Summertime incites feelings of trips to the shore, sunny days spent lounging around the pool, family cookouts and cool days when the sun never seems to set. But for a small percentage of Americans, the sunshine can bring a sense of fatigue, depression, and hopelessness.
While you’ve probably heard of Seasonal Affective Disorder (SAD), a mood disorder that affects more than 3 million Americans each year, not all cases occur during the winter. In fact, 10 percent of SAD sufferers actually suffer from Reverse SAD, a condition in which they get depressed in the warmer months.
While winter SAD sufferers will often feel despondent and will tend to oversleep, people with summer sad will feel the opposite. Patients with summertime SAD often report bouts of insomnia and anxiety.
Most SAD cases can be traced back to the winter when the sunlight is scarce and the nights are longer. Evidence shows that less sunlight can mess with our circadian rhythm, our 24-hour sleep/wake cycle. This causes our brain to lose levels of serotonin, the brain chemical that affects mood.
This can be especially hard for sufferers because it seems as if everyone around them is soaking up the sun. When people don’t experience this, they feel even more isolated.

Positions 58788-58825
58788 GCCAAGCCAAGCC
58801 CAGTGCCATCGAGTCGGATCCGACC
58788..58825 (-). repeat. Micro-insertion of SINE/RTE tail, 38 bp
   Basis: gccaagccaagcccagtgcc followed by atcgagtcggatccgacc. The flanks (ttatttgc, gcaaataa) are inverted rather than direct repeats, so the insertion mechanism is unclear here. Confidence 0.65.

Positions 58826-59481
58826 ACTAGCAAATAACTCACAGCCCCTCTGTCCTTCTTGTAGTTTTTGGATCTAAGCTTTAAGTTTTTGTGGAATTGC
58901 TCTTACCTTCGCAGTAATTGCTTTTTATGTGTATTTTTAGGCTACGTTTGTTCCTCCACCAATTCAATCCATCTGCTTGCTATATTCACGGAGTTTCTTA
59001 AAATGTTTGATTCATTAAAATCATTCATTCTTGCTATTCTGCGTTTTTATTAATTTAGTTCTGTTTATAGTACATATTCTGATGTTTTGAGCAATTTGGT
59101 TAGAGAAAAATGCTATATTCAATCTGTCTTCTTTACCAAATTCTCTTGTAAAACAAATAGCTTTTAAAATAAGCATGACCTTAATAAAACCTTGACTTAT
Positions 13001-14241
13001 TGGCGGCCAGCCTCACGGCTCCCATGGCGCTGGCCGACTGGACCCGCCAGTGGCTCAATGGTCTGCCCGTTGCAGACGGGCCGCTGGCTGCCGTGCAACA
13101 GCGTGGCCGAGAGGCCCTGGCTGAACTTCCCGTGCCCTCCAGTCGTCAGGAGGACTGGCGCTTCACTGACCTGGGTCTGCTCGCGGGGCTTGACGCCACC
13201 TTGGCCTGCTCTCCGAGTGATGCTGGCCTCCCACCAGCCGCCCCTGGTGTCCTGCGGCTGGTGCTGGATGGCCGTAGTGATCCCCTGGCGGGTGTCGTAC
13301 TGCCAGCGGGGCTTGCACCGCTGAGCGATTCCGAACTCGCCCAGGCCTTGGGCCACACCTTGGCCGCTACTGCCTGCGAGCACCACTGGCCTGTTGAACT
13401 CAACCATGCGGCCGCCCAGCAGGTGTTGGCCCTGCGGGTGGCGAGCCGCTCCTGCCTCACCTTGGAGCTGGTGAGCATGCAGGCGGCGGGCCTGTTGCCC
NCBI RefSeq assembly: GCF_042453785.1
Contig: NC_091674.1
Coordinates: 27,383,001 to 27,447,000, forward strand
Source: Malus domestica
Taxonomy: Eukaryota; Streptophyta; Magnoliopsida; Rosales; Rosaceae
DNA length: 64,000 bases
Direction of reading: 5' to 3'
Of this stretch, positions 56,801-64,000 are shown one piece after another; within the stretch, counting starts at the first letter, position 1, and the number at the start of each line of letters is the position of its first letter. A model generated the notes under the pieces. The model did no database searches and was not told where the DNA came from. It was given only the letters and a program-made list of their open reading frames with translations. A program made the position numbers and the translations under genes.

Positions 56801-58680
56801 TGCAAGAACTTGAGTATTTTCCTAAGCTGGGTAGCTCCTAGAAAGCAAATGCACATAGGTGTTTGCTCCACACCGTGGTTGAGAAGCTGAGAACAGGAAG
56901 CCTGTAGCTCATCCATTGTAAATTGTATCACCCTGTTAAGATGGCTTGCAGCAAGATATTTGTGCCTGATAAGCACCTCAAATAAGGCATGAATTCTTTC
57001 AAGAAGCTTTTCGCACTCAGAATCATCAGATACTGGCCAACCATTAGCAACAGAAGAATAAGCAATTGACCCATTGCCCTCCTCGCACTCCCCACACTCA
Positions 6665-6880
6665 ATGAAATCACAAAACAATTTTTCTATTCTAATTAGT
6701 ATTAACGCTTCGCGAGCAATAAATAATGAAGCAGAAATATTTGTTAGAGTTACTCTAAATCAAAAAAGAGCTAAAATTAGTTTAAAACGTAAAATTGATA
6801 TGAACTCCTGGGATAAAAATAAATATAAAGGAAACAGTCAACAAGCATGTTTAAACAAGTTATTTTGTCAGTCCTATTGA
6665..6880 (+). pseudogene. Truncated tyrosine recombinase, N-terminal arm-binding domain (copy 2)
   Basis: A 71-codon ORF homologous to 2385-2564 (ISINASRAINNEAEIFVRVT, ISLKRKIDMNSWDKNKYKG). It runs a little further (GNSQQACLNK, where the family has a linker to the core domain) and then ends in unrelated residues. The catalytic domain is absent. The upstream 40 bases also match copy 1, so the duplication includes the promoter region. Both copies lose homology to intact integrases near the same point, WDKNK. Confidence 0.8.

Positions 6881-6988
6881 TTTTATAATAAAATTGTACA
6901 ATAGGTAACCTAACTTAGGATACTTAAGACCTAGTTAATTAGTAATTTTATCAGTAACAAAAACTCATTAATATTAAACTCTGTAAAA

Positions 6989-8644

Understanding The Symptoms
If summer’s heat and sun bums you out, you’re not alone. Here’s how to tell if it is a case of the summertime blues — or something more serious.
Why Is It So Hot?
Winter SAD can leave people feeling sluggish. But for summer seasonal depression, the heat can leave sufferers feeling restless and uneasy.
Too much sunlight turns off production of melatonin, the hormone that drives the sleep-wake cycle. The long days of summer may affect how you sleep and insomnia is a very common symptom.
Summer can be expensive. Between vacations and all the available activies, the warm weather can drain your bank account. The added expenses can lead to a feeling of depression.
Loss of Appetite
If you experience a lack of appetite and subsequent loss of weight during the summer, you may be showing symptoms of SAD.
Why So SAD?
People with summer seasonal depression need to understand that they are not alone. More research on this topic is being done each day. While there may be no cure, there are methods to help you get through this season without listening to Lana Del Rey’s “Summertime Sadness” on a loop.
Talk To Someone
It is always important to get help. No matter what time of year, if you believe that you are depressed, you should seek out help immediately. Talk to a therapist or medical professional that can evaluate your symptoms.
Find Dark Rooms
Summer SAD is the opposite of Winter SAD when it comes to sunlight. If you are suffering from summertime seasonal depression, it is advised to spend time in darkened rooms. Blackout shades to hide the sunlight will help.
Don’t Be Afraid To Say No
Don’t be afraid to turn down that invitation to that 4th of July barbecue. If you aren’t feeling the best, don’t make it harder on yourself. Pull down those shades and try to relax.
Practice Yoga and Meditation
Yoga and meditation are great ways to relax and destress. Grab a friend and go find a local studio or gym that offers classes.